Tue
18
Jan

Cannabis and psychosis: New research

psychologist

Solving the puzzle of whether cannabis is associated with, or causes, psychosis.

A recent issue of the American Journal of Psychiatry (January 1, 2022) contained new research data and an incisive editorial that advances our understanding of whether cannabis can cause, or is merely associated with, psychosis.

The association of cannabis with psychosis was first noted by the Scottish psychiatrist Thomas Clouston after visiting the Cairo asylum in 1896, where 40 out of the 253 patients had insanity attributed to hashish. Studies since then have conclusively documented cannabis’s association with schizophrenia-like psychosis.

Mon
17
Jan

Australian Firm To Launch Clinical Trial In UK On Efficacy Of Cannabis To Cure Long COVID

cannabis plant

The UK has approved Australia‚Äôs medicinal cannabis company Bod Australia‚Äôs clinical trial into the efficacy of its products to treat the effects of long-COVID-19.¬† According to¬†Business News Australia¬†report, Bod announced that it received Clinical Trial Austgorisation by UK‚Äôs UK‚Äôs Medicines & Healthcare Products Regulatory Agency which would allow the company to commence a clinical trial into the effectiveness of its ‚ÄėMediCabilis‚Äô 5% CBD product on long-COVID-19.¬†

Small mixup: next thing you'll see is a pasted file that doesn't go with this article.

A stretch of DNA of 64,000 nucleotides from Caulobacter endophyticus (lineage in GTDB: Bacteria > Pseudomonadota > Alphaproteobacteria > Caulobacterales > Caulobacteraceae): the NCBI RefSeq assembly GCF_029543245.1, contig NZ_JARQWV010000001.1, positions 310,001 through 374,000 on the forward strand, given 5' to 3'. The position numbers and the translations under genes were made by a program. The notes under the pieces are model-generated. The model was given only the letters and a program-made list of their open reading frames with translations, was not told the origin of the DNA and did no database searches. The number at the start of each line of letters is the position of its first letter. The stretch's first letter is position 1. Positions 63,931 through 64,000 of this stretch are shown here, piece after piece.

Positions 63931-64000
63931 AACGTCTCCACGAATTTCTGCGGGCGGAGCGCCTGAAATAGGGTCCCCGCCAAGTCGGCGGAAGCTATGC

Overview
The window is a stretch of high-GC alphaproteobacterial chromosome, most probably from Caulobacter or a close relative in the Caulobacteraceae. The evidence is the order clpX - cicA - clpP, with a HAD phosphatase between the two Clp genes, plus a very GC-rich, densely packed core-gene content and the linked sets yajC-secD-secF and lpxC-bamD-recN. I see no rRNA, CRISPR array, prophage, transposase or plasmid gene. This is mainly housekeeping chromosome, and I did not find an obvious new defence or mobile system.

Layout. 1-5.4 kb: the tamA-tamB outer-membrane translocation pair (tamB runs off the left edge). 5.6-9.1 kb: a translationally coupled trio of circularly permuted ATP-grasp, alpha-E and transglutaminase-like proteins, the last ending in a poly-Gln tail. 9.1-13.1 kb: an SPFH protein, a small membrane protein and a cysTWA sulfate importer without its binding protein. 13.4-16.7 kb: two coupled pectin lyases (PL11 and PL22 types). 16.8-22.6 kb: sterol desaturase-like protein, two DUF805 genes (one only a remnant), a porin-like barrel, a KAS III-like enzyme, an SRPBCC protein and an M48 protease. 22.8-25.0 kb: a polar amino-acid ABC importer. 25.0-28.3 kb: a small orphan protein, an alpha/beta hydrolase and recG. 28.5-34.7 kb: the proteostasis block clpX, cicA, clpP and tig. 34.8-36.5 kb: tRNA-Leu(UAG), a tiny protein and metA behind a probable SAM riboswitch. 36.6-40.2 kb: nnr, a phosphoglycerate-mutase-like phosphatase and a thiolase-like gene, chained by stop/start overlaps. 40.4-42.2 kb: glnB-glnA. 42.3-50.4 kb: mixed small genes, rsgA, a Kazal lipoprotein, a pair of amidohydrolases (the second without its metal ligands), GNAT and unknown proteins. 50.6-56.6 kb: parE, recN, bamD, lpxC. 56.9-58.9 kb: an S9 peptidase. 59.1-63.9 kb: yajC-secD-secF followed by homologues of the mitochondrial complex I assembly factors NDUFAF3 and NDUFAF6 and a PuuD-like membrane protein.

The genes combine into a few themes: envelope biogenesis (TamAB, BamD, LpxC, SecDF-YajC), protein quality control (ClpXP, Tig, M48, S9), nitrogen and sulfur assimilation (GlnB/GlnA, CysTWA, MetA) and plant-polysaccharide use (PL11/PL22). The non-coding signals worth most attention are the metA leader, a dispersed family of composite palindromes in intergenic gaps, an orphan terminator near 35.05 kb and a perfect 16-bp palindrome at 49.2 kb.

Mon
17
Jan

More Canadians seeking help for cannabis addictions

smoking a joint

At the onset of the pandemic, millions of people found themselves stuck at home, working, taking care of children and older family members, or simply abiding by restrictions and lockdowns due to the then-newness of COVID-19.

While the situation had many benefits ‚ÄĒ albeit, along with many stresses ‚ÄĒ there was a dangerous downside for those who suffer from substance use disorders or grapple with mental health issues.

Wed
12
Jan

Cannabis compounds, as complement to vaccines, can prevent coronavirus from entering human cells, study says

corona virus

Could cannabis really help prevent a positive coronavirus outcome? A new study published by researchers at Oregon State University found that hemp compounds have the ability to prevent the virus from entering human cells, according to a report from New4JAX sister station WDIV in Detroit.

The researchers were investigating small-molecule therapeutic agents, which in addition to vaccines, might help treat or prevent infections by SARS-CoV-2 and its variants, which cause COVID-19.

The study said that cannabinoid acids from hemp (Cannabis sativa) bind to the COVID spike protein, blocking a critical step in the process the virus uses to infect people and preventing the entry of live SARS-CoV-2 into cells.

Fri
07
Jan

Ontario saw nine times more ER visits for cannabis poisonings in kids after legalization

gummies

A new study has found that Ontario saw nine times more emergency department visits per month for cannabis poisonings in young children after Canada legalized recreational cannabis.

The study, published Friday in JAMA Network Open, found that there were "more frequent and severe" emergency department (ED) visits in the province due to cannabis poisoning in children under the age of 10 following legalization, with the largest increase seen after commercial cannabis edibles hit the market.

While individual hospitals have reported on child cannabis poisonings before, researchers say this is the first study to look at the data for an entire region.